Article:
Almost perfectly bisecting the most popular month for marriages (named after the domestic goddess Juno) is June 12th. That date—defined by two notable circumstances (and geography)—now has diametrically opposed meanings. Herein, the love-hate contours of today’s political divide are clearly illuminated.
In a nod to Juno, let’s start with the good. In the commonwealth whose tourism slogan is “Virginia is for Lovers”. In Richmond, a new historical marker denotes a cultural milestone: a “loving” 50th anniversary. Ironically, this sign stands outside the building that once housed the Virginia Court of Appeals that was overruled by the U.S. Supreme Court’s landmark ruling: Loving v. Virginia, 1967. That decision ended Southern states’ bans on interracial marriage. Synchronistically named, Richard and Mildred Loving were a white man and a black woman. Their successful legal challenge facilitated today’s commonplace marital experience. That means 11 million are wed to a person of another race. Per Pew Center statistics, that’s 1 in 6, or 17 percent compared to 3 percent in 1967. Thus, how appropriate that for Virginia June 12th is henceforth known as Loving Day. What could be more life-affirming than that?
By contrast, in Orlando, Florida, June 12th marks an infamous one year anniversary. How unfortunate that the horror of mass murderer Omar Mateen—who killed 49 (and injured more than 50) innocents at the Pulse gay nightclub—should correspond on the same day. Yet, that it does is instructive. For both events demonstrate the deep-seeded influences that shape our ever-evolving society. Are we to once again embrace harmony: the shared melting pot experience of being Americans? Or do violent leftist protesters, name-calling, baseless Russian conspiracies and “headless” stunts continue to dominate our political discourse? Do we rise to a new day delivered by the 2016 election, or descend further into the polarization that epitomized the last administration?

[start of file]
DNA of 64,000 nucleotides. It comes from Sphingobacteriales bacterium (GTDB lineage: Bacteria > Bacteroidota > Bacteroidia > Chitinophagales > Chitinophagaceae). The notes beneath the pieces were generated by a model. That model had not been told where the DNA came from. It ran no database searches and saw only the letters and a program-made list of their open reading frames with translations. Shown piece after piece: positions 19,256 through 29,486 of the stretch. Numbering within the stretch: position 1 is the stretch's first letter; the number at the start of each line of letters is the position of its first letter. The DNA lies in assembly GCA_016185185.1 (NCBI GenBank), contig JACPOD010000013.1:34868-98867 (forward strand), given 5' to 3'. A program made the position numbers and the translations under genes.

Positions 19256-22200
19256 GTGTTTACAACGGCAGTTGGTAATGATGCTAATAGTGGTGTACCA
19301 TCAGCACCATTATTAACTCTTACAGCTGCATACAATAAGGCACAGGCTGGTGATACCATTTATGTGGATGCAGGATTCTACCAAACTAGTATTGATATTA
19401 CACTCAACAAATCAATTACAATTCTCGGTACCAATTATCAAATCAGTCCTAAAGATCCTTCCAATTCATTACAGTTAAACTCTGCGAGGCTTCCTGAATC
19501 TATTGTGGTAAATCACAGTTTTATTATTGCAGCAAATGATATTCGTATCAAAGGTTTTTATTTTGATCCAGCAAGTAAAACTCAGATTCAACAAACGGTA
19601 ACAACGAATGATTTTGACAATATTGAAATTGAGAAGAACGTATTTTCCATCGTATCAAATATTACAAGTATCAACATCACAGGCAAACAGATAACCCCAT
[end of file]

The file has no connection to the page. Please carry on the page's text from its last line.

As Richard and Mildred persisted, so we must embrace our collective goodness—despite these divisive signs of our time. This must happen for the continued well-being of the nation. That means honoring the past, not tearing down old monuments; or otherwise opening old wounds with spurious claims like certain lives matter, and others don’t. We would be wise to heed the Lovings’s quiet and dignified example over the ratings-garnering, destructive possibility.
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